Nova Scotia construction labour market to experience a strong 2020, followed by modest long-term growth | BuildForce Canada

Nova Scotia construction labour market to experience a strong 2020, followed by modest long-term growth

Ottawa — Nova Scotia’s construction labour requirements are expected to increase in 2020 and 2021, driven by intensifying road, highway, and bridge works, the Sable gas plant decommissioning project, and a significant increase in investment in the health services sector, according to the labour market forecast released today by BuildForce Canada.

BuildForce Canada’s 2020–2029 Construction and Maintenance Looking Forward provincial report forecasts that stable levels of employment are expected to continue to 2029, sustained by rising construction of industrial, commercial, and institutional (ICI) buildings, and residential and non-residential maintenance demands.

“Stable levels of employment are expected over the decade, even as moderate employment declines follow the completion of several ongoing major projects,” says Bill Ferreira, Executive Director of BuildForce Canada. “Total construction employment is projected to add 1,500 workers, an increase of 6% between 2020 and 2021, before receding over the latter half of our scenario period. Surging retirements and a smaller pool of younger workers available to enter the industry will require ongoing careful management to avoid the emergence of skills shortages over the next decade.”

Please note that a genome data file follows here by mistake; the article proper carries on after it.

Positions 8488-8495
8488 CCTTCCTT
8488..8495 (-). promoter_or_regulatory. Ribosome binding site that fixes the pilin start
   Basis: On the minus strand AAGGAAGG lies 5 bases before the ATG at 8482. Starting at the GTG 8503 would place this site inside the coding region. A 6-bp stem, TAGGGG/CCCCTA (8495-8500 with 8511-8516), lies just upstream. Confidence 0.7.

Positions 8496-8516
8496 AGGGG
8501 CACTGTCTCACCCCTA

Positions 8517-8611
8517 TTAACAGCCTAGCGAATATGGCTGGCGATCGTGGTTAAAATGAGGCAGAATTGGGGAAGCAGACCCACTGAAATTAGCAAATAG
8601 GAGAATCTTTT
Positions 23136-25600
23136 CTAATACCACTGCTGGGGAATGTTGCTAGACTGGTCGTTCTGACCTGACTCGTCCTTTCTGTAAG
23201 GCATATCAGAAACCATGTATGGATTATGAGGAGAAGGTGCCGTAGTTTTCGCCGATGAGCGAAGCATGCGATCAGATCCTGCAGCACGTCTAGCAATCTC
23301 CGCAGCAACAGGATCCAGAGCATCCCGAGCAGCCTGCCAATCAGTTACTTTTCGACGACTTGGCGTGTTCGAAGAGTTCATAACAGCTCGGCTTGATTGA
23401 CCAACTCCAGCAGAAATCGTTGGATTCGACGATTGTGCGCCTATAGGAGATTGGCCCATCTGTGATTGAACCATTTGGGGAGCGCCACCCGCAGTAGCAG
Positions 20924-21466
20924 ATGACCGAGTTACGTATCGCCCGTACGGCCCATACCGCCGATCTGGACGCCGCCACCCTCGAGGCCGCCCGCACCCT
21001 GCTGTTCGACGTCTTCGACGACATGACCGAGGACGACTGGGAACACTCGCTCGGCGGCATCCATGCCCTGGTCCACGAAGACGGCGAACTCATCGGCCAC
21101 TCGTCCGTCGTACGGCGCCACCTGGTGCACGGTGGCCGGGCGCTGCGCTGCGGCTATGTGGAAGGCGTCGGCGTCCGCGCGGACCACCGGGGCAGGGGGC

In the non-residential sector, increased investment in health care projects, rising levels of commercial building construction, road, highway, and bridge works, and the ongoing decommissioning of the Sable and Deep Panuke gas projects are driving double-digit demand growth in 2020. Although institutional requirements are expected to recede from peak levels by 2022, demands related to the development of the Queen Elizabeth II hospital project support employment through to 2025, though at slightly lower levels. Industrial and commercial building construction is expected to strengthen over the second half of the scenario period, supported by stronger economic growth stemming from the start of the second phase of the federal (Canadian Surface Combatant) shipbuilding program.